(#4) My 2018 Kush at day 365 and mile 6,328..

Sic Puppy

Member
(Jan 2021 update: I am attaching the following link to my posting(s) located over at the BikTrix ebike companys' EBReview forum site:
https://electricbikereview.com/foru...-sensor-bottom-bracket-price-is-200-00.40097/
As of today, Jan 5th, it is a work-in-progress. It should make current M2S ebike owners really appreciate their very correct ebike purchase. I also realize that many potential ebike buyers cruise these forums as an aid in their search for the ideal ebike at the most practical price. They also need to be made aware of “brand service after the sale”, or lack/deception thereof. After all, an ebike purchase of $1,500+ is no small investment. You be the judge.)
on Jan 10, 2020: Since I now have numerous threads posted (sorry about that), I want to let viewers know their chronological sequence, thus every thread title will begin with (# ).
2018 KUSH at day 365 and mileage 6,328:
Well, on April 30, 2018, I took delivery of my Kush. Today is April 30, 2019. Wow!! At mile# 6,328 it is still a magnificent beast!! I am totally smitten with this wonderful toy. My goal is always to do a 50 mile ride every day. Some days I go 60 miles. Some days I go 0 miles (super bummer).
I am continuously amazed by how maintenance-free (overall) this ebike is. That is not to say that a few situations have arisen.
At mile 5,000 I went ahead and swapped out the brake pads. Much easier to perform than you might think. Just remember to NOT squeeze the brake lever, as it will move the piston in the disc housing. Not a good thing. And, to my amazement, the original pads still had more than 50% pad remaining. By the way, here is the Tektro website information for this hydraulic brake system: tektro.com/products.php?p=242
Also, at 5,000 miles, I had to re-grease the front wheel hub bearings (loose bearings.. 18 in total-- 9 per side). Really an easy operation to complete. The secret is to only remove the 2 nuts on the NON-DISC side. The axle/bearings will fall out, you can clean, re-grease, install the loose bearings, insert the axle, and you will automatically have proper distance for the front fork droputs. Piece of cake, fer sure.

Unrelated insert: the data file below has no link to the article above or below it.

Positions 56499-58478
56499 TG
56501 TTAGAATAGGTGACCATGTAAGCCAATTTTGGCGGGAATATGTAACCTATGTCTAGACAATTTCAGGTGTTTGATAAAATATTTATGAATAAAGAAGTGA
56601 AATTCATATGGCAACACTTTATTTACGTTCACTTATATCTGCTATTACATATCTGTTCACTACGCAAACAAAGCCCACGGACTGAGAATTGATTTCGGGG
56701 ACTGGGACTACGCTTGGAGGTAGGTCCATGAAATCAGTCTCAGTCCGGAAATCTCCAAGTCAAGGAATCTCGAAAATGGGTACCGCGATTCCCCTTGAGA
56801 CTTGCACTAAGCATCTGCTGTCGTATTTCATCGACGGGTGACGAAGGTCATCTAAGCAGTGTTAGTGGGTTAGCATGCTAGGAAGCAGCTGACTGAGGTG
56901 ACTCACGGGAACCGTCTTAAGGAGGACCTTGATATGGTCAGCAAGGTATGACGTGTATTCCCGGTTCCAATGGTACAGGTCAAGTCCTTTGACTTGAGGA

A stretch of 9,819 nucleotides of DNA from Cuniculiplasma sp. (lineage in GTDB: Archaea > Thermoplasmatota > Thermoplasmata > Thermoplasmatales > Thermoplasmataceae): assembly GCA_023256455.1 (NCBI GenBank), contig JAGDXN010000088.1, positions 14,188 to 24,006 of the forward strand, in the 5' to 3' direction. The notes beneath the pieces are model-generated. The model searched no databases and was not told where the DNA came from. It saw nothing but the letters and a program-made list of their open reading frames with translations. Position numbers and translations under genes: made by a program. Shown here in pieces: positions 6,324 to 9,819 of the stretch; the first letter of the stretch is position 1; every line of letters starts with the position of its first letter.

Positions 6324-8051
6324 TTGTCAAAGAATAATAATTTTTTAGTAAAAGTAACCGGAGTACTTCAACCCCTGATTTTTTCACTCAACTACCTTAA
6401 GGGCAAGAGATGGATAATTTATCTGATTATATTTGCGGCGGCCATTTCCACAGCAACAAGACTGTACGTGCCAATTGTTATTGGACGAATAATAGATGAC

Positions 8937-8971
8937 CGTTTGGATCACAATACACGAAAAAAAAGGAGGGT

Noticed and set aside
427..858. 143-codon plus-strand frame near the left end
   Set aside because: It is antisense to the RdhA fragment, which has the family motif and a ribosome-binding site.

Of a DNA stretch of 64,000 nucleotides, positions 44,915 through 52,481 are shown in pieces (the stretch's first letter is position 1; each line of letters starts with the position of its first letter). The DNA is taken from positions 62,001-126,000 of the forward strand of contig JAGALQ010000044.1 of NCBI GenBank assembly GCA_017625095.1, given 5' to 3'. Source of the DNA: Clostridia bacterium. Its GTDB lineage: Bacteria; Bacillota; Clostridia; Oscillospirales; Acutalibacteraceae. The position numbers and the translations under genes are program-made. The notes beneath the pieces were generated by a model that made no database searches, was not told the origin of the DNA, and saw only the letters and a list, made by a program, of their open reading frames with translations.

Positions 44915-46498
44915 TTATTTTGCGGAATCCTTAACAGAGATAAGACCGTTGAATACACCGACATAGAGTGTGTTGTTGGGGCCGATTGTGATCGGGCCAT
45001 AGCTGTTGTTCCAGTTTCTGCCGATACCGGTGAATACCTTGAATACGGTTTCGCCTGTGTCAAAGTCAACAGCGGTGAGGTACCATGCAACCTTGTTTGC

As for the rear wheel: I'm not sure how that will play out. I think it uses a sealed bearing system. It's kind of difficult to find any info on the rear hub wheel system upkeep/maintenance
stuff. M2S has an excellent video about replacing the rear hub motor, but a more complete dissertation involving the entire rear wheel system would have been a nice thing, too. Can you oil/grease the rear hub/axle assembly? Who knows? Onward and upward
The first week of February, I did a 57 mile ride. The following 8 rides were limited to 40 miles duration due to the biting cold temperatures (13 degrees when I departed.. 26 degrees when I arrived back at the condo). It was during that cold weather timeframe that I also noticed the battery power-remaning indicator was running down much quicker than on previous rides. I had always been able to do 60 mile rides and just be reduced down to “one bar” remaining. Now, I was getting “one bar” at 35 miles. This was occurring on a constant ride basis. So, I perused the internet. Sure enough, cold weather is NOT a friend to batterys. But damn, a 50% decrease sure seemed excessive.
Also, at this same general timeframe, I busted my butt exiting the parking lot of my condo complex while riding one of my grocery-getter ebikes. I either bruised or fractured my ribcage. Hurt like heck, too. So, off to WalMart for a compression wrap. Low and behold, while looking in the sporting goods section, I discovered the following: 8” wide Waist Trimmer (43” long), 10” wide Waist Trimmer (49” long), and numerous knee support braces. The good things about all of these items is that they are neoprene (a great insulater) AND they are very inexpensive (less that $10 for any of them). However, they are rather thin. But, that only requires the doubling over of the waist trimmer OR using 2 of them. They will easily wrap around the battery pack on the downtube AND the downtube itself. My 16ah battery measures 18” in length.So, I bought a couple of each of the 2 sizes of waist trimmer (I already had numerous knee support wraps). They work like a friggin' champ, too. As to their actually keeping the battery pack at a “proper” temperature is anybodies guess. I even inserted a long stemmed meat thermometer on a few rides so I could moniter battery pack/outside air temperatures. Nothing of substance to report. Maybe a hot/cold pack would help. I guess the neoprene “diapers” are more psychological than anything else. But, I thought I'd throw that info out there for you cold weather ebikers